Scientists try to find easier way to detect early diabetic retinopathy

March 16, 2009

Beams of light are being used as a less invasive, less expensive approach to spot early stages of retinal damage from diabetic retinopathy by measuring blood flow in the back of the eye, according to scientists in California.

Washington, DC-Beams of light are being used as a less invasive, less expensive approach to spot early stages of retinal damage from diabetic retinopathy by measuring blood flow in the back of the eye, according to scientists in California.

"The more severe the retinopathy, the lower the blood flow to the retina," said David Huang, MD, of the Keck School of Medicine, University of Southern California, Los Angeles.

According to the U.S. Centers for Disease Control and Prevention, 5.5 million people over the age of 40 suffered from this condition in 2005, and this number is expected to triple by 2050 as the number of people with diabetes continues to increase. Vision loss is preventable if retinal damage is detected early.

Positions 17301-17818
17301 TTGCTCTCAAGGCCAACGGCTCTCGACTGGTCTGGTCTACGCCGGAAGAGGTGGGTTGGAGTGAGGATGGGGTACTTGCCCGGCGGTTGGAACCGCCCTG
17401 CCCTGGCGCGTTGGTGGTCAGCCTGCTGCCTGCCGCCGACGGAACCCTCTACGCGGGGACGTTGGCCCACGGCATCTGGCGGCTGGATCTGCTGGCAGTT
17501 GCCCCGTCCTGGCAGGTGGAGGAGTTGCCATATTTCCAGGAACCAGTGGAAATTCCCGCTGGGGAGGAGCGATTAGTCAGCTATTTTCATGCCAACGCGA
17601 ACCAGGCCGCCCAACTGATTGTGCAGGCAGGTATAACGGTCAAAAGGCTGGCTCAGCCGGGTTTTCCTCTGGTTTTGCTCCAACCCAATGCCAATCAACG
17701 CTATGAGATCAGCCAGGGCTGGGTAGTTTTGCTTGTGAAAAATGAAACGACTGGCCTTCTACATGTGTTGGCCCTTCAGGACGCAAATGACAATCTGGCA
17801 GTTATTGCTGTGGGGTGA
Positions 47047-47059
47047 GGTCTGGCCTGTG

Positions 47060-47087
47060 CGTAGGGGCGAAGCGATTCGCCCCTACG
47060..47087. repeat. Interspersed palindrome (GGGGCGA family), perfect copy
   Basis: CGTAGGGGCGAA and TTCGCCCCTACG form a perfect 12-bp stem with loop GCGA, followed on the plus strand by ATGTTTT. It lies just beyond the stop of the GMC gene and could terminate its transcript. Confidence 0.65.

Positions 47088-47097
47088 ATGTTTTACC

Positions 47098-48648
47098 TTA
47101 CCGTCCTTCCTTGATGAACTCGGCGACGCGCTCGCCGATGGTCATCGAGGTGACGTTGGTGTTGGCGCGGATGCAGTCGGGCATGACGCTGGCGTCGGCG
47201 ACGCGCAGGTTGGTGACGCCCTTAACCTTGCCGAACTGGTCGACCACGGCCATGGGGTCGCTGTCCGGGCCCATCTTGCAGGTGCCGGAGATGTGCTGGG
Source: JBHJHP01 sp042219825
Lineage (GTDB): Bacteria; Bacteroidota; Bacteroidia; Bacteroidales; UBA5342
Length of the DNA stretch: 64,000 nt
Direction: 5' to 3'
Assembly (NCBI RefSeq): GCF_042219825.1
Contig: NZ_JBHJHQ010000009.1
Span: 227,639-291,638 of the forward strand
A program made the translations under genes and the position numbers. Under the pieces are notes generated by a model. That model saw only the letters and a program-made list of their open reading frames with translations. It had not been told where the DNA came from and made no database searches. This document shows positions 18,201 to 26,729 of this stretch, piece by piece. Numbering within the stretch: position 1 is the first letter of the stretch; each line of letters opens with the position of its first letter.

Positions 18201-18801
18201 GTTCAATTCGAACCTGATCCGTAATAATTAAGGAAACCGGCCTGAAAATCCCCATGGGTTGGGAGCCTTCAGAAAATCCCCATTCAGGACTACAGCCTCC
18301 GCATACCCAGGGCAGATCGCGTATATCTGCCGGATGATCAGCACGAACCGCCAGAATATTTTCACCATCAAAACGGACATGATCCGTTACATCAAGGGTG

The scientists adapted optical coherence tomography (OCT)-normally used to take cross-sectional pictures of the retina-to detect directly the amount of blood flowing through retinal blood vessels.

Dr. Huang's research takes advantage of Interactive Science Publishing (ISP), an initiative undertaken by the Optical Society of America in partnership with the National Library of Medicine, part of the National Institutes of Health, and with the support of the U.S. Air Force Office of Scientific Research. For more information on ISP, visit www. opticsinfobase.org/isp.cfm.

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